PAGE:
Supply Chain Lessons From COVID-19

The pandemic has caused “unprecedented supply chain disruptions with few industries spared,” the Institute for Supply Management said in April 2020. They based these claims on a late-March survey of primarily respondents based in the United States.

“The data suggests that even as companies adjust to supply disruptions — even anticipating normalizing supply conditions by the third quarter — they are expecting lower aggregate demand this year, which promises to be the most long-lasting impact of the virus outbreak,” said ISM chief executive officer Thomas W. Derry.

More than half of survey respondents (57%) reported that demand for their products was down on average 5%.

Many individuals will seek to enrich their tools for navigating amidst this transformed business landscape by enrolling in online MBA programs.

Various Impacts Cause Widespread Disruption

By the end of first-quarter 2020, 95% of the surveyed organizations were experiencing supply chain disruptions. The ISM release said respondents reported these impacts as primary disruptors:

  • Longer lead times, which respondents reported were at least twice as long compared to normal for Asia, Europe and domestic suppliers.
  • Lower manufacturing capacity, with U.S. producers at 79% of normal, Chinese at 53% and European at 50%.
  • Less inventory to support current North American operations through year end: U.S. 71% of normal, Mexico/Canada 64%.
  • Tight talent market that respondents say could delay hiring in their organizations (54%) and reduce hours (33%), and that will reduce headcount (24%).

Adjusting Toward an Unknown New Normal

As ISM’s research indicates, the pandemic has caused widespread problems throughout the logistics landscape, rippling across the world’s commercial freight infrastructure and disrupting supply chains.

Logistics operations may never return to “normal,” but organizations show signs of settling down from the hectic days of cobbling together short-term solutions. Companies have found ways to ameliorate immediate impact and gain clarity for the near term.

“It is a prudent idea for companies to invest in the resilience of their supply chains,” Senthil Veeraraghavan, Wharton professor of operations, information and decisions, said on the Wharton Business Daily radio show. “Given that we are living in a global economy with a lot of people traveling all over the world, we’re going to have such public health crises — hopefully infrequently — for sure in the future.”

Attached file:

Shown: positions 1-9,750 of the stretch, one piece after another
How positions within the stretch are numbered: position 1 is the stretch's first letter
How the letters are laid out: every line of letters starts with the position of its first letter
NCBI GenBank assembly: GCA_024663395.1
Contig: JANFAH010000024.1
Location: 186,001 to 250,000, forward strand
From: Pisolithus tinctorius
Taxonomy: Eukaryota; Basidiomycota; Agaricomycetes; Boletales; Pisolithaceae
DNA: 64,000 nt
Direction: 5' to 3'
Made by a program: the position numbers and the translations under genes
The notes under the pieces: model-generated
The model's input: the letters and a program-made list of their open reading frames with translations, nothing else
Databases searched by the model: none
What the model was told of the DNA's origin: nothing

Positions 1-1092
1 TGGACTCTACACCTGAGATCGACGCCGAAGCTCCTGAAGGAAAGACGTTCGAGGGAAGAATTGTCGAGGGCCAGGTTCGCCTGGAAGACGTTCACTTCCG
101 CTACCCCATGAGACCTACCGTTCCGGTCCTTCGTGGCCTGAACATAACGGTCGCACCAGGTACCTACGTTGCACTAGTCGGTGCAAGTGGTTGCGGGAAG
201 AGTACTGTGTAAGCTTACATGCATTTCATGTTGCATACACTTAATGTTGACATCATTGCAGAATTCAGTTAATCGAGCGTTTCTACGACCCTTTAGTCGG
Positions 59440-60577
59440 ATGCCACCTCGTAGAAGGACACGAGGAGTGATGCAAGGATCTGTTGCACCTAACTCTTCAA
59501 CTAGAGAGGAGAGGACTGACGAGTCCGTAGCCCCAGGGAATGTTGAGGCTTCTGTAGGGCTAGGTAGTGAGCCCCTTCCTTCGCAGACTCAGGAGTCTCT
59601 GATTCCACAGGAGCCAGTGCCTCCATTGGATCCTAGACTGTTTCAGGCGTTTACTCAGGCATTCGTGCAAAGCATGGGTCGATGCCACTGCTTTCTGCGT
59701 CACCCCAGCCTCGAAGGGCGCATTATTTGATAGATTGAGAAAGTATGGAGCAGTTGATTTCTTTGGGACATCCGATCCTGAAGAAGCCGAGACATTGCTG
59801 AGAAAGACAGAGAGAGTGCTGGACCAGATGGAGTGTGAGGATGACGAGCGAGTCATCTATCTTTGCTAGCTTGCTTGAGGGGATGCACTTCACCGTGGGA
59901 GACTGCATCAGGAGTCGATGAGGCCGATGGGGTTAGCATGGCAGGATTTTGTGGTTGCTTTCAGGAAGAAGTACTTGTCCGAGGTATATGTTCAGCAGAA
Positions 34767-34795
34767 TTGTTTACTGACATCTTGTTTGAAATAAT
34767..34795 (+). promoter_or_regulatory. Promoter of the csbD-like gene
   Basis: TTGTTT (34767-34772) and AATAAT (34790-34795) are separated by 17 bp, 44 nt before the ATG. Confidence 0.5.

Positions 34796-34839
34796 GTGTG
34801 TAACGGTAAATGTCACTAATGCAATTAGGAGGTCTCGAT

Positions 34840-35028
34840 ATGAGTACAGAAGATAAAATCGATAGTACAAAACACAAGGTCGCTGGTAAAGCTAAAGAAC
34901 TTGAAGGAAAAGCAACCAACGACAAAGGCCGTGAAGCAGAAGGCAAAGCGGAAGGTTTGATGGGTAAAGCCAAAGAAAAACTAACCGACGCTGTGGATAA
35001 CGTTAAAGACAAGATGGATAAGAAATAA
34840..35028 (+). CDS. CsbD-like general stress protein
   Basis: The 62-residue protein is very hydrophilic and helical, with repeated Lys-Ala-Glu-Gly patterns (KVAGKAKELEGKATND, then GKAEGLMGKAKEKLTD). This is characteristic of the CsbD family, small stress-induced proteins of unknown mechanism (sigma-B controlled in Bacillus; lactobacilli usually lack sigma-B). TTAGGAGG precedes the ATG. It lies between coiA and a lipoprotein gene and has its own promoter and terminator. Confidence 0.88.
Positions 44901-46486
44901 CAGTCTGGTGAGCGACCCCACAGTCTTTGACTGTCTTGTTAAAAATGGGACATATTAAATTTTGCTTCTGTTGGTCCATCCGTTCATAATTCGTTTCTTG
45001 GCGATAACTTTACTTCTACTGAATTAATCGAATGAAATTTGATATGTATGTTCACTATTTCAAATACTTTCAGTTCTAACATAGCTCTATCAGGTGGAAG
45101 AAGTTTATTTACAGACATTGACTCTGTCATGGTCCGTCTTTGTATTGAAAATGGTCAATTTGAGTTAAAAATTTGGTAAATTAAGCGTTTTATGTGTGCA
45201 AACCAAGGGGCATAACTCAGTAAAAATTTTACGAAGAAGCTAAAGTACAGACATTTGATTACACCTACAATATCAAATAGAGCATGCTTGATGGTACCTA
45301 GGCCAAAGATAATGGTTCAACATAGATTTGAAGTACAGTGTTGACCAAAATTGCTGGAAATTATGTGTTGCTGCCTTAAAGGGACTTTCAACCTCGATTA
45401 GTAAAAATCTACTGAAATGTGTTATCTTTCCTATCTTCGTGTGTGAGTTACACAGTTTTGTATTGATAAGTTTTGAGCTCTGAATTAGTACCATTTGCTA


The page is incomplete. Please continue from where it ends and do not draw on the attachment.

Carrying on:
Build Sustainable Supply Chain Resilience

Here are steps that companies can take to bolster their supply chains and prepare for the next disruptive crisis, whatever it may be and whenever it may emerge.

Take proactive, agile action. Companies must actively prepare for random risk before it happens by:

  • Deciding what to do.
  • Investing in the solution up front before an event occurs.

Adapt and adjust as quickly as possible. Business and industry are constantly evolving, so your supply chain must respond to keep your business and your customers’ businesses viable.

Prioritize qualifying of new suppliers. Approach this as an ongoing function that the COVID-19 crisis has vividly highlighted.

Consider moving to local and regional sources. Bringing suppliers closer to production facilities can help stabilize inventory replacement.

Use technology systems designed for your industry. If available, deploy software developed specifically for your operational niche. Customizing generic software is time-consuming and expensive.

Stay up to date on tracking and location technology. Leverage barcodes, bokodes, QR codes, RFID tags and other automation capabilities that enforce tracking.

Consider your supply chain a communication channel. Just as resources move from point to point along your supply chain, so should your information flow among your partners and your employees.

Embed supply chain planning into overall strategy. A supply chain isn’t just an operational function; it’s like a circulatory system that keeps vital materials flowing to sustain productivity.

Monitor conditions in key locations. Supply chain disruption comes in many forms, from natural disasters to regulatory change. Watch for the signs and respond.

While the COVID-19 crisis presents significant challenges, proactive tactics will help ensure supply chain resilience and stakeholder well-being.

Learn more about Fitchburg State University’s MBA in Supply Chain Management online program.


Institute for Supply Management: ISM’s Principles of Sustainability and Social Responsibility

Knowledge at Wharton: Coronavirus and Supply Chain Disruption: What Firms Can Learn

Wharton Executive Education: Faculty Profile – Senthil Veeraraghavan

PR Newswire: COVID-19 Global Supply Chain Disruptions Continue

Industry Week: Tackling Supply Chain Disruption During COVID-19

Delrecruiters: 10 Tips on How to Manage Your Supply Chain

McKinsey & Company: Could the Next Normal Emerge From Asia?

Bokode: Bokode Science

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